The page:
SQL Server Features Not Available in MariaDB

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When planning a migration between different DBMSs, one of the most important aspects to consider is that the new database system will probably miss some features supported by the old one. This is not relevant for all users. The most widely used features are supported by most DBMSs. However, it is important to make a list of unsupported features and check which of them are currently used by applications. In most cases it is possible to implement such features on the application side, or simply stop using them.

This page has a list of SQL Server features that are not supported in MariaDB. The list is not exhaustive.

Introduced in SQL Server versions older than 2016

  • Full outer joins.
  • GROUP BY CUBE syntax.
  • MERGE statement.
  • In MariaDB, indexes are always ascending. Defining them as ASC# or DESC has no effect.
    • For single-columns indexes, the performance difference between an ORDER BY ... ASC and DESC is negligible.
    • For multiple-columns indexes, an index may be unusable for certain queries because DESC is not supported. In some cases, a generated column can be used to invert the order of an index (for example, the expression 0 - price can be indexed to index the prices in a descending order).
  • The WITH syntax is currently only supported for the SELECT statement.
  • Filtered indexes (CREATE INDEX ... WHERE).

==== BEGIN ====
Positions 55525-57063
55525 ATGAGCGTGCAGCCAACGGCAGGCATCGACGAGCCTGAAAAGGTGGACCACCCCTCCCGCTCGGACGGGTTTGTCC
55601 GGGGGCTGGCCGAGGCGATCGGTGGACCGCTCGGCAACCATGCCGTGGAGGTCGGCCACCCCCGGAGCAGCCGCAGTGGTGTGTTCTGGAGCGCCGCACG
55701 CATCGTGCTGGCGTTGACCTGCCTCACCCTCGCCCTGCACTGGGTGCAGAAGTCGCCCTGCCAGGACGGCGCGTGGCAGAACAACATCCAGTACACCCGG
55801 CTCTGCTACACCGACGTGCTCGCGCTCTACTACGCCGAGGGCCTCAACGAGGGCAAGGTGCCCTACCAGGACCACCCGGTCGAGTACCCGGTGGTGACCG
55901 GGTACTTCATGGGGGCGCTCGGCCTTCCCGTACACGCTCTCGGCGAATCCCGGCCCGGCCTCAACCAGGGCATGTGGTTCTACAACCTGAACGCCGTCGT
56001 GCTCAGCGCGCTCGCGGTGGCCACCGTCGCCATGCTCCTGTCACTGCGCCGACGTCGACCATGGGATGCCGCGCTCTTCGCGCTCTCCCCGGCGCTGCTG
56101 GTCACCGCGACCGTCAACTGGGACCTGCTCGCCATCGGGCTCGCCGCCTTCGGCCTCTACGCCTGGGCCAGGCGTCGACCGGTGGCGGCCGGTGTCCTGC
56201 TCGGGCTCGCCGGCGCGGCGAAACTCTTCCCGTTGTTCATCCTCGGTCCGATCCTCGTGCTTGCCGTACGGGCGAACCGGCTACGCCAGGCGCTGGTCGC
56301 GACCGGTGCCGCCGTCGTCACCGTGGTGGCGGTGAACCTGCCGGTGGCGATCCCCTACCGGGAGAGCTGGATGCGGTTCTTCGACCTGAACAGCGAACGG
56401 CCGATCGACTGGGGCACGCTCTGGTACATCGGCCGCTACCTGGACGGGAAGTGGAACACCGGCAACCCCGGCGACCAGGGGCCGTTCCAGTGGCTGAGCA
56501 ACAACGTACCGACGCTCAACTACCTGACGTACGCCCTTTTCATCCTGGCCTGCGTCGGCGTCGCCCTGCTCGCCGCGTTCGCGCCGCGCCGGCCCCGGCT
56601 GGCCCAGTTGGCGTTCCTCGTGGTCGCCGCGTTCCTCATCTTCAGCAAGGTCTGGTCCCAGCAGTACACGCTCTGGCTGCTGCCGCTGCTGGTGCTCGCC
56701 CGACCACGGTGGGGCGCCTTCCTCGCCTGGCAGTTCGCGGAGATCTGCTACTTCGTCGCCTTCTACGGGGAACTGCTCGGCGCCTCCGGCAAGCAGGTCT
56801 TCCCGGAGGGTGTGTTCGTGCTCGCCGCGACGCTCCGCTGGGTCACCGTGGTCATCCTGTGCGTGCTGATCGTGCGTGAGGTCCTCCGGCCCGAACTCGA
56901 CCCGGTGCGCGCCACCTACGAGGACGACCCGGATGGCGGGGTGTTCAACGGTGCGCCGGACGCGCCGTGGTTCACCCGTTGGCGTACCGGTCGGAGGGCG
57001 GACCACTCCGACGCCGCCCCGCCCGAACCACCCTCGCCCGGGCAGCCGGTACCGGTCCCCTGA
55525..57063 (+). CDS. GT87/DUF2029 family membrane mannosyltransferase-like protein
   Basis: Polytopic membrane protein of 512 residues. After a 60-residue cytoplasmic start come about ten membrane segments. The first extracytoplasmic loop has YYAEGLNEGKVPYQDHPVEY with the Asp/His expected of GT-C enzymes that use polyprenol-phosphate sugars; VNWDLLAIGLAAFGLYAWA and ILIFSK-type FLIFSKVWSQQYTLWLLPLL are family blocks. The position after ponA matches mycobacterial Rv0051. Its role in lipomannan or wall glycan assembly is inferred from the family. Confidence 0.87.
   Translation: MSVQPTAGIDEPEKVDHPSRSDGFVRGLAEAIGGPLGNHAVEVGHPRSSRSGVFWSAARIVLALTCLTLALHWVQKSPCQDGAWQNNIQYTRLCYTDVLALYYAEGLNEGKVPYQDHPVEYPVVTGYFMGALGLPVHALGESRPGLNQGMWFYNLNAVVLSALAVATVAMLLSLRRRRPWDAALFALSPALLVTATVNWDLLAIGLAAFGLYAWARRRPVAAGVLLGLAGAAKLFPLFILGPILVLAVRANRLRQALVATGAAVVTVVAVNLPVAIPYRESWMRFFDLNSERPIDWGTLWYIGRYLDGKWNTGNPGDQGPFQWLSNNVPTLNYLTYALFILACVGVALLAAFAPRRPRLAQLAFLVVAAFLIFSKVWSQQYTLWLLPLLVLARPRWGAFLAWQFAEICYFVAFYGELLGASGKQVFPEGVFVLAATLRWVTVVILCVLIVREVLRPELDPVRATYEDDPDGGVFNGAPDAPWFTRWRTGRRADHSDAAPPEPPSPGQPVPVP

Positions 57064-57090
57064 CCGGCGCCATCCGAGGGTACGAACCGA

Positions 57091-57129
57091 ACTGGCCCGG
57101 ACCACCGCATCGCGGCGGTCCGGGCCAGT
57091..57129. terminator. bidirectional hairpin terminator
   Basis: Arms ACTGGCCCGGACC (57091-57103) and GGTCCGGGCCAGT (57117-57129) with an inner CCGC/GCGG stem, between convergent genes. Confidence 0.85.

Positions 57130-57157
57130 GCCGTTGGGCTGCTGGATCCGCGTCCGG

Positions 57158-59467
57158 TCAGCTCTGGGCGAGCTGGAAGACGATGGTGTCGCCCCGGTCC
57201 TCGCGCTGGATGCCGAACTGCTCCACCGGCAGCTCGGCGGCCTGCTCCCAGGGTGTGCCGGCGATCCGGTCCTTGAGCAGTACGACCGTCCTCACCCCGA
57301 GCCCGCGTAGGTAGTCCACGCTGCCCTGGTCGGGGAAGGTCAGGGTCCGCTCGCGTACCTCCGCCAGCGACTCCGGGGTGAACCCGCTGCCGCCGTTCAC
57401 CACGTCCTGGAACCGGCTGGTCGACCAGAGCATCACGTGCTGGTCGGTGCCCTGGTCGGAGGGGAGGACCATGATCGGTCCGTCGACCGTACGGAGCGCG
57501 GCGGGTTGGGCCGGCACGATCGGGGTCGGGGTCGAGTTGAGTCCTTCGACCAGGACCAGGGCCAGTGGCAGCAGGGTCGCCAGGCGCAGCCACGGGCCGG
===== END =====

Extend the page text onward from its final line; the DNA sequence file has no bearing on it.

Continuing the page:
• Autonomous transactions.
  • User-Defined Types.
  • Rules.
  • Triggers on DDL and login; INSTEAD OF triggers, DISABLE TRIGGER.
  • Cursors advanced features.
    • Global cursors.
    • DELETE ... CURRENT OF, UPDATE ... CURRENT OF statements: MariaDB cursors are read-only.
    • Specifying a direction (MariDB cursors can only advance by one row).
  • Synonyms.
  • Table variables.
  • Queues.
  • XML indexes, XML schema collection, XQuery.
  • User access to system functionalities, for example:
    • Running system commands (xp_cmdshell()).
    • Sending emails (sp_send_dbmail()).
    • Sending HTTP requests.
  • External languages, external libraries (MariaDB only supports procedural SQL and PL/SQL).
  • Negative permissions (the DENY command).
  • Snapshot replication. See Provisioning a Slave.

Introduced in SQL Server 2016

  • Native data masking
  • PolyBase (however, MariaDB supports accessing Amazon S3 via the S3 storage engine and several DBMSs via CONNECT)
  • R and Python services
  • ColumnStore indexes. MariaDB has a storage engine called ColumnStore, but this is a completely different feature.

Introduced in SQL Server 2017

  • Adaptive joins
  • Graph SQL

Introduced in SQL Server 2019

See also


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